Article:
The North Bend Eagle


Nick Emanuel, bottom right, and some of his CropMetrics team install CropX soil moisture sensors in a blueberry field in Georgia last week. Using CropX’s own sensors rather than a third party will save growers money.

Merger opens new possibilities

• North Bend-based CropMetrics will benefit from teaming with Iraeli company.

by Nathan Arneal
Published 1/22/20

CropMetrics, the company founded by North Bend native Nick Emanuel in 2009, is getting a little international flavor.

On Jan. 13, CropMetrics announced it was merging with CropX, an Israeli company specializing in soil sensing and agricultural analytics.

“As we explored multiple opportunities,” Emanuel said, “this merger opportunity came about. It is not only an exciting opportunity for the company, but it provided the best options for both our grower customers, our dealer customers and our employees internally.”

CropMetrics has 200 dealers nationwide serving growers using its precision irrigation systems with more than 500,000 acres under management. That coast-to-coast presence is what attracted CropX, providing it with a foothold in the U.S.

“Adding CropMetrics’ solutions, extensive dealer network and experienced support team furthers CropX’s mission to become the global leader for in-soil ‘internet of things’ solutions for today’s producers,” CropX president John Vikupitz said in a press release. “Combining the power of CropX and CropMetrics will help us deliver the most advanced in-soil data analytics, decision-support tools and data-driven irrigation prescriptions to growers worldwide.”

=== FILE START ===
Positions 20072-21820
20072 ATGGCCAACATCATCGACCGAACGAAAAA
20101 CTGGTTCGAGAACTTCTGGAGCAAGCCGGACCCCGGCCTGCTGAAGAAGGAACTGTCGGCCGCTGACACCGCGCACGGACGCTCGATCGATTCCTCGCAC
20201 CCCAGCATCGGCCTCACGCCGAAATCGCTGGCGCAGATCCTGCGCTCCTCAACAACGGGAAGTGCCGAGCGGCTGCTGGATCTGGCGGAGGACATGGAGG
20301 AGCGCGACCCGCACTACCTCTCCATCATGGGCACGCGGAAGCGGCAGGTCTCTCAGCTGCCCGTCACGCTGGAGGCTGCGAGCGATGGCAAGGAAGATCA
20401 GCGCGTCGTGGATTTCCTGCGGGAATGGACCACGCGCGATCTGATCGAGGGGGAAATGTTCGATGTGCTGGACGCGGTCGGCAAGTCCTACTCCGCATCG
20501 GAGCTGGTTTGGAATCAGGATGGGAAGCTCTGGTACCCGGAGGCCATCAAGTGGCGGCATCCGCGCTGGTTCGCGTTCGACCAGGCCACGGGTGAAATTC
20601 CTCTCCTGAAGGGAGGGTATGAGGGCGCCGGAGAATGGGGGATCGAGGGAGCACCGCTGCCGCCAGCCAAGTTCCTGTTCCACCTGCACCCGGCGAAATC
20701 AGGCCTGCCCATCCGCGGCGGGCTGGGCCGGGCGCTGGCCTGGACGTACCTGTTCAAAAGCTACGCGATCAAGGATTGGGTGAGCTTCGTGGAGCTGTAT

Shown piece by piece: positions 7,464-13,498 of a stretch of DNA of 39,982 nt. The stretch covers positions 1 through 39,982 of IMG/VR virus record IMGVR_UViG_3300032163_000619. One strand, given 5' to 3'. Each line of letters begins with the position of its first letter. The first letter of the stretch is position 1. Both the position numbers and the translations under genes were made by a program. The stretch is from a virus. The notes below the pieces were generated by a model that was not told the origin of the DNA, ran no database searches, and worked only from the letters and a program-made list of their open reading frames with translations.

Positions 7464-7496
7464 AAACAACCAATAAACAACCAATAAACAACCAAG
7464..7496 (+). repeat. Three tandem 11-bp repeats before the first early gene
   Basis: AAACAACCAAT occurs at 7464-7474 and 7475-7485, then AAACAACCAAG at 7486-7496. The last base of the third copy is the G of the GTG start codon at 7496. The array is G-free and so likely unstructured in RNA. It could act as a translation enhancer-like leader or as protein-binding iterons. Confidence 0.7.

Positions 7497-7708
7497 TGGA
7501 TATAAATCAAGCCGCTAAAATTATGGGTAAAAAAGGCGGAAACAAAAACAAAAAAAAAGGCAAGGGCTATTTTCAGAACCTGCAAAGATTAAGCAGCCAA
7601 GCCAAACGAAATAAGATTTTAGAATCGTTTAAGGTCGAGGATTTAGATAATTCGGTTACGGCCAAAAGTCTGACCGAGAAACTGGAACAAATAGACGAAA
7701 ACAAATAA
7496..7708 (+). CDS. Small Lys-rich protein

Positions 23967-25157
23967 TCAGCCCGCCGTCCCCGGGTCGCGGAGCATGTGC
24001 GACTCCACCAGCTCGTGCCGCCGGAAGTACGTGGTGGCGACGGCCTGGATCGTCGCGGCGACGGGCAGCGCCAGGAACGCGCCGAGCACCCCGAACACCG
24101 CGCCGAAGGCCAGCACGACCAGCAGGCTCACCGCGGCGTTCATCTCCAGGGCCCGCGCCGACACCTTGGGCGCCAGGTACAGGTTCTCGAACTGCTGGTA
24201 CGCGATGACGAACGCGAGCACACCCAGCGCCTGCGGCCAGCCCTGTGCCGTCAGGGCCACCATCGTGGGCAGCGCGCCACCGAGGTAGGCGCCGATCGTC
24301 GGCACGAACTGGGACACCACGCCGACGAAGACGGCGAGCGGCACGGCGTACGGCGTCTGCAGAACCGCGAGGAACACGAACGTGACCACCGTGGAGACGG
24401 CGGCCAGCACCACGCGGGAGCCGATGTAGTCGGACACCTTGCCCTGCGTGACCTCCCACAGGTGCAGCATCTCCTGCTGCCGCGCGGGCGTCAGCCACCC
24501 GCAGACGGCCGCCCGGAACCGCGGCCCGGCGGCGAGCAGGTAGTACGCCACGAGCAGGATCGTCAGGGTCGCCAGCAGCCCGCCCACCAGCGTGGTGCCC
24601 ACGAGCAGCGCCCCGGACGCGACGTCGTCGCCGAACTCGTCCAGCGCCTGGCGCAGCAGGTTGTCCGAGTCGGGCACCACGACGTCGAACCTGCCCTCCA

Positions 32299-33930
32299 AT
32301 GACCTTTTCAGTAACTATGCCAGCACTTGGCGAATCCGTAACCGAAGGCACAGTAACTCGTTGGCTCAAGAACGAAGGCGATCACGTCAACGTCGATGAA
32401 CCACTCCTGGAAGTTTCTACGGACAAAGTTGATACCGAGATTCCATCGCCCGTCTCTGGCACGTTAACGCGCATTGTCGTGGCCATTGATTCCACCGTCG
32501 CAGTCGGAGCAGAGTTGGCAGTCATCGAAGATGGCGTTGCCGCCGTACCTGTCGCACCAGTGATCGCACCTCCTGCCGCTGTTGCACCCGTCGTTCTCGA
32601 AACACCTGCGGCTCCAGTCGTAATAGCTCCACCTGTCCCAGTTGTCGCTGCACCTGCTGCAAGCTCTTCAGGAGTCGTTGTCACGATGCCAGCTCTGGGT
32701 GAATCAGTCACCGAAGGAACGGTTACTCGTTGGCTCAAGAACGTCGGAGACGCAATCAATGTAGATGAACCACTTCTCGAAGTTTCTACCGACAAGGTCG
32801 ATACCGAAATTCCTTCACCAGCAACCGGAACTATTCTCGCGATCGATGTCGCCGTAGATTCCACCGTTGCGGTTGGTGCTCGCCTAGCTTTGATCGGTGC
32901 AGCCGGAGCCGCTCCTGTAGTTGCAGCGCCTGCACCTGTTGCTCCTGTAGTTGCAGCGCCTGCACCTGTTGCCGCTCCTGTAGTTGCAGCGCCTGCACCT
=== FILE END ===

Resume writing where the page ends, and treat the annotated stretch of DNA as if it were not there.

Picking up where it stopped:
CropMetrics will gain the benefit of CropX’s software development division. Emanuel has two full time employees, plus two contracted software development teams. CropX has 30 full-time employees dedicated to software development, which will greatly speed CropMetrics’ ability to get the latest technology into farmers’ hands.

“Nothing locally will change from the outside looking in,” Emanuel said. “Internally, what it brings us is a greater technology and development team.”

CropMetrics has focussed on data and software analytics. That data would be collected using third-party sensors and probes. Now the company will be able to use hardware CropX develops in house, such as soil moisture probes. Last week after the deal was finalized, Emanuel flew down to Georgia to install the new CropX probes in blueberry fields.

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